Question: I’ve been performing meditation twice a day for about six months now. Lately I haven’t been able to hold my posture straight and this physical pain is preventing me from deepening my meditation. I have two questions: would the use of a cushion hinder any progress that I might make without one in developing the muscles needed for a good meditation posture? Also, are there other ways to alleviate my pain (mostly in the upper thigh and lower back) that I could use that don’t involve material support? Any reply is deeply appreciated.
One of the challenges we have to overcome in the beginning stages of meditation is the discomfort of sitting cross-legged on the floor. This is a very common phenomenon, especially in the West where we are accustomed to sitting mostly in chairs. But chairs (as well as beds, etc.) are too relaxing for meditation, more often than not leading to sleep soon after closing our eyes. If the body feels too “loose” in its posture, the mind will also feel the same, causing lack of concentration as well as drowsiness. So we really have to get used to sitting cross-legged on the floor. How do we do that?
First of all, find a place where you feel comfortable and where you won’t be disturbed – a quiet room, a corner of your bedroom, a peaceful spot in the garden. Sit on a blanket or mat, and keep it only for your meditation – don’t use it for anything else. You can use a shawl or another blanket to cover yourself if you feel cold.
The main areas of discomfort in the beginning are the back and the legs. Keep the back straight. This is important, not only to avoid back pain but also to concentrate the mind. We should be in a position where we feel alert and relaxed at the same time, like a cat stalking its prey. Not too relaxed, not too tense – poised. This will come with time and practice, but meanwhile here are some hints to allay the initial discomfort.
Make a “seat” by placing some folded blankets or cushions under your mat so your backside is higher than the ground. Make it as high as you like to get reasonably comfortable. That will help keep your back straight, while at the same time taking the pressure off your legs. Avoid resting your back against the wall – you will get too relaxed to concentrate. The back should be as close to a straight line as possible, right from the base of the spine all the way up to the crown of the head. Put your finger on the highest point of your head and adjust your posture while mentally picturing a straight line down the spine. Keeping your back straight will not only prevent your muscles from straining and getting sore – it will also enhance your spiritual experience by keeping the energy channels in the spinal column open.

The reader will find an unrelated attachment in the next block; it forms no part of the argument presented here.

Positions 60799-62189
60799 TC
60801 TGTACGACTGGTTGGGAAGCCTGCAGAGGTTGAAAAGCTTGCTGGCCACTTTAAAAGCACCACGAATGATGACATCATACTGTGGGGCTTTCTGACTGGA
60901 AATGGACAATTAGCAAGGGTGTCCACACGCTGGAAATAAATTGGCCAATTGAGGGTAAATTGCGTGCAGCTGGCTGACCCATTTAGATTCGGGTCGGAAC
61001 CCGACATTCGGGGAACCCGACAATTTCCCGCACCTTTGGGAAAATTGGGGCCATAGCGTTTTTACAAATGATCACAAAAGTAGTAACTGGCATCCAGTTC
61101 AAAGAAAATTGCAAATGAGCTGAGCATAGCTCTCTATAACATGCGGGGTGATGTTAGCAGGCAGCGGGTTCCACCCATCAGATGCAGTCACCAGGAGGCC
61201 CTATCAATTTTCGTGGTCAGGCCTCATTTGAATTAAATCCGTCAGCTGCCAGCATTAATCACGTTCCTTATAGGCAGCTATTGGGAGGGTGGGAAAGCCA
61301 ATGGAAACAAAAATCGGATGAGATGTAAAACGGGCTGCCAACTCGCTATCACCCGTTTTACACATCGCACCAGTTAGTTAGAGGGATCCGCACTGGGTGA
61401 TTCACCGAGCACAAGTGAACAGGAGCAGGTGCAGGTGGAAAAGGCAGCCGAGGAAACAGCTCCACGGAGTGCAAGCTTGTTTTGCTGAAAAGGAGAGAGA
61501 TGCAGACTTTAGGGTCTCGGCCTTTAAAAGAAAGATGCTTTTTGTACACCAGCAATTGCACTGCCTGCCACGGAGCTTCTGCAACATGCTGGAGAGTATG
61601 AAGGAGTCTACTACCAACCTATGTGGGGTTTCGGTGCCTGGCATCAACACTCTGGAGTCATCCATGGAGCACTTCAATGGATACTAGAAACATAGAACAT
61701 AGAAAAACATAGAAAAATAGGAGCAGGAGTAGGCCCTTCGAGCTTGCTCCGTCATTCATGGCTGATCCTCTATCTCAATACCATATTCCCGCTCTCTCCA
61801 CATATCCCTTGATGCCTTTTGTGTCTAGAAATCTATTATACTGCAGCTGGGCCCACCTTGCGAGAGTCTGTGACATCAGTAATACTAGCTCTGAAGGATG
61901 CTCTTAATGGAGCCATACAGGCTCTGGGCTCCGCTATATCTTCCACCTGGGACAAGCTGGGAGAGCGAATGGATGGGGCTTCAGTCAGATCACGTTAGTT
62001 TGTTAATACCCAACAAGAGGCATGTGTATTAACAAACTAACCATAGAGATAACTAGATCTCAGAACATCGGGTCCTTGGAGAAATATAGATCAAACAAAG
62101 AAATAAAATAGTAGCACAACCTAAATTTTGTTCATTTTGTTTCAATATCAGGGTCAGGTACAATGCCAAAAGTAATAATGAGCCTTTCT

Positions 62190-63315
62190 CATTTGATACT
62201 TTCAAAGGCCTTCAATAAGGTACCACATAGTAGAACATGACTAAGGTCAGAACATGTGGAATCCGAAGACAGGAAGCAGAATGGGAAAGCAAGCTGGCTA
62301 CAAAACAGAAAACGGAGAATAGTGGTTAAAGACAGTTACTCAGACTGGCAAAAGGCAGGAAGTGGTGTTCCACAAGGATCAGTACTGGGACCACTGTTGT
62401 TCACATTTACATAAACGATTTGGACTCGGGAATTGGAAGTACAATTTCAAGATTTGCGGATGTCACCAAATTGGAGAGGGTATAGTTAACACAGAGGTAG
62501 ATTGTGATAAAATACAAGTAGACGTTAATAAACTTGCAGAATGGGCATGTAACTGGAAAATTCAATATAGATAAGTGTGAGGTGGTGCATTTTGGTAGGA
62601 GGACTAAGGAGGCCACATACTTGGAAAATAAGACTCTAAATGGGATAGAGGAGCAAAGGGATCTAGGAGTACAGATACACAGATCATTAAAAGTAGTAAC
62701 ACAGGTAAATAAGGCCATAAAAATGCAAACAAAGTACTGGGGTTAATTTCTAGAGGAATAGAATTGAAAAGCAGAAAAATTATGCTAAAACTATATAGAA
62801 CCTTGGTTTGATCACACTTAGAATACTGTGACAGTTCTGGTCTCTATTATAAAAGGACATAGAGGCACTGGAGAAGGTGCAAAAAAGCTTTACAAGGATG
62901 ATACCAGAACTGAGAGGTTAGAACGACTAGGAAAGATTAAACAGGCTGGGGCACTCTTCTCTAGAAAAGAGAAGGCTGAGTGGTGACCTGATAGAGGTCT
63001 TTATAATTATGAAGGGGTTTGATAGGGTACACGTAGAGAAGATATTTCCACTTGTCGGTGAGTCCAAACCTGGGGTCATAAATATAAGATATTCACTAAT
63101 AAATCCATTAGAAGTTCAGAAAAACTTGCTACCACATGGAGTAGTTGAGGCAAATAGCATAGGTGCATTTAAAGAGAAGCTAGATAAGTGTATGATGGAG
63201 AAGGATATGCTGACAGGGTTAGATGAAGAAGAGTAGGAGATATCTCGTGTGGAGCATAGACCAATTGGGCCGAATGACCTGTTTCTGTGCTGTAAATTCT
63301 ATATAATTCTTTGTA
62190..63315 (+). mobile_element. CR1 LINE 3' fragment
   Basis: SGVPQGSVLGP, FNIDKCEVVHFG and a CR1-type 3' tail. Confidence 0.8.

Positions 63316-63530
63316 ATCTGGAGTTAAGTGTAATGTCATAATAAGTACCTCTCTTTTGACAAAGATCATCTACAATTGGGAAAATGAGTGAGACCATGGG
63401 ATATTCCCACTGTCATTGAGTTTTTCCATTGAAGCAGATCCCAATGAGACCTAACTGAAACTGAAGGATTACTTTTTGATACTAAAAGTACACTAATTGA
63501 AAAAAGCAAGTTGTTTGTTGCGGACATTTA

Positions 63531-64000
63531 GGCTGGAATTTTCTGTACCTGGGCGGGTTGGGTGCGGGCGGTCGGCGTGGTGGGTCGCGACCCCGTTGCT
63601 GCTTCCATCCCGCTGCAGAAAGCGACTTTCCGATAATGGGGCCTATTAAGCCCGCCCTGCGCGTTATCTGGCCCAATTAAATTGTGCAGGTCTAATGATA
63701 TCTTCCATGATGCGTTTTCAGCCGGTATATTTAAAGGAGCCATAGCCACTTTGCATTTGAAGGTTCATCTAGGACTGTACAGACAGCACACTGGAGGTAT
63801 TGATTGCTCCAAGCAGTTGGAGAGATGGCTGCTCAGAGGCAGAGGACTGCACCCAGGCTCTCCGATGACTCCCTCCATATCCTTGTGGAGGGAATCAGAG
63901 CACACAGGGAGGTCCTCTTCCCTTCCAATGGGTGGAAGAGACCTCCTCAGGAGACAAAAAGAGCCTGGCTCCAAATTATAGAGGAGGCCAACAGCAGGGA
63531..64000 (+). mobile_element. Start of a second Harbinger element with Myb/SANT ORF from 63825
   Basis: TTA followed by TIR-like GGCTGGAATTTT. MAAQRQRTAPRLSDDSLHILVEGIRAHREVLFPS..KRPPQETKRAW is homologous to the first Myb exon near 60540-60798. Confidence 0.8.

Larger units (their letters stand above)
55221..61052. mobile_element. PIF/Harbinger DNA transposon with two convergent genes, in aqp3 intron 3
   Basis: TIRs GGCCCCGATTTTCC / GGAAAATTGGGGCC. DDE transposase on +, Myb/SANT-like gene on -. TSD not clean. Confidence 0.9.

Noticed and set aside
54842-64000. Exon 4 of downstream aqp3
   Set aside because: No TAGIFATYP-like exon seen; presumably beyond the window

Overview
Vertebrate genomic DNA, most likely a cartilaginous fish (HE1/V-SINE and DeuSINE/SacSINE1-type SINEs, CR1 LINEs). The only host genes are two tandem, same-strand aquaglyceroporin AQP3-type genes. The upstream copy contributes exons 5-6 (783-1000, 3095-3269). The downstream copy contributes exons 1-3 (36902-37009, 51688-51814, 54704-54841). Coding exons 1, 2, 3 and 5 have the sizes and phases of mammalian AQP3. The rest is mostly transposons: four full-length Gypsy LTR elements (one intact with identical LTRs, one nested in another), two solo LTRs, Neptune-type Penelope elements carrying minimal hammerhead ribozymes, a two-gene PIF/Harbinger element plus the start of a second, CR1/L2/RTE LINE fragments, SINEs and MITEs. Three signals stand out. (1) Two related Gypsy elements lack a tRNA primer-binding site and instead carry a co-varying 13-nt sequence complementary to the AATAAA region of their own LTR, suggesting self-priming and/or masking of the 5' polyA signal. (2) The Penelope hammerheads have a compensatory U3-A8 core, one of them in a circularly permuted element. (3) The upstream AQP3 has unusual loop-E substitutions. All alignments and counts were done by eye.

Now, the legs. Start off cross-legged. Lotus posture – or half-lotus – is better for concentration, but you can progress to it later when you get more flexible. The flexibility you need is in the hips, but you will feel the pressure mostly in the knees, and to some extent the ankles. The range of movement in the hip joints will come with time – each time you sit down to meditate will increase the flexibility a bit more. So that’s automatic. What we have to do in the meantime is deal with the discomfort in the knees and ankles.
Firstly, you can warm the joints up with exercises like the Butterfly. Hold your feet together with your hands and gently rock your knees up and down. Asanas (yoga postures) such as Yogamudra are also helpful. Contact your local Ananda Marga center to learn those.
Next, sitting on a raised platform of blankets or cushions as explained before will lessen the discomfort in your ankles and knees by taking the weight off them. Reduce the height of the blankets as you get more accustomed and the pain in your joints decreases.
Next, to really help your flexibility and comfort, as well as your ability to concentrate: become vegetarian. Uric acid and other toxins from meat are deposited in the joints, making them stiff and ultimately causing diseases such as gout and arthritis. Contact your local Ananda Marga center to learn our system of vegetarianism. You will soon find that your flexibility will improve dramatically after becoming vegetarian.
Last but not least, be determined to succeed. Take the firm resolve that you will continue practicing and that nothing will stand in your way. That determination combined with your continued practice will ensure that these initial obstacles are quickly overcome.